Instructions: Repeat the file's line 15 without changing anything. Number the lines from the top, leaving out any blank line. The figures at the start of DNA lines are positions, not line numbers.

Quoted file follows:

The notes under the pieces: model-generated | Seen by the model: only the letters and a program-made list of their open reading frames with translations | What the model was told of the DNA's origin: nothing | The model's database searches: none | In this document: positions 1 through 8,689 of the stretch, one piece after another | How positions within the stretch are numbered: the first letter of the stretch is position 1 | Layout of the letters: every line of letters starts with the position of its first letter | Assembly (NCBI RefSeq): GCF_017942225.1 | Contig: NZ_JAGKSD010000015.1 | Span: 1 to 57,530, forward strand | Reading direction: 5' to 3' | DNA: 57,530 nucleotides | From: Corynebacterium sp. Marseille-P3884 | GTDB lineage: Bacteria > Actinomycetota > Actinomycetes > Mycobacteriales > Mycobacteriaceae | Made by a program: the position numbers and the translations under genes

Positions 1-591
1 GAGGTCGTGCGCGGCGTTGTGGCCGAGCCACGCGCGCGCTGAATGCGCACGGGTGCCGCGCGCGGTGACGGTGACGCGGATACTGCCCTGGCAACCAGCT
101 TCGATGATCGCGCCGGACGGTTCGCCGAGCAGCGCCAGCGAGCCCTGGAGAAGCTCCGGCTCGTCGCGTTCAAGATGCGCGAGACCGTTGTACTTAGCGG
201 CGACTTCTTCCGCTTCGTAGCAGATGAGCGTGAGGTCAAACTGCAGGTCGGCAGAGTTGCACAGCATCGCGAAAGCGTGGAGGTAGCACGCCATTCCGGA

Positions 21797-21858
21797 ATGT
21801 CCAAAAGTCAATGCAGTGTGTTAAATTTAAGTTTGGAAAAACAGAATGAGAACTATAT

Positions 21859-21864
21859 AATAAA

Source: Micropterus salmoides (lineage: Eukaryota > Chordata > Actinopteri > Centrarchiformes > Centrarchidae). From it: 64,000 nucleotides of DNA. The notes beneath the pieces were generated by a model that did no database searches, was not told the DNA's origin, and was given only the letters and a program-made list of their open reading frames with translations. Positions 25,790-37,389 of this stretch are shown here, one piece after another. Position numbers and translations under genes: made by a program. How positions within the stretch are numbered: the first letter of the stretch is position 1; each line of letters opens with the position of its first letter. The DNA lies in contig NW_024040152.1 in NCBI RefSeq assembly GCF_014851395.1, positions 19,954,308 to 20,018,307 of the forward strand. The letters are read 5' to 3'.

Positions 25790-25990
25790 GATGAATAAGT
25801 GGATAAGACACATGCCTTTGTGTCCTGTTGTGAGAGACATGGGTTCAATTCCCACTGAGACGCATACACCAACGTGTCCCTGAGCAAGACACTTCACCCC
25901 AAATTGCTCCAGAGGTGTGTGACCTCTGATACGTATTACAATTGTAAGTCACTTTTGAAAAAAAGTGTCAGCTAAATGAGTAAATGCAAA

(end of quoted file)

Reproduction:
25901 AAATTGCTCCAGAGGTGTGTGACCTCTGATACGTATTACAATTGTAAGTCACTTTTGAAAAAAAGTGTCAGCTAAATGAGTAAATGCAAA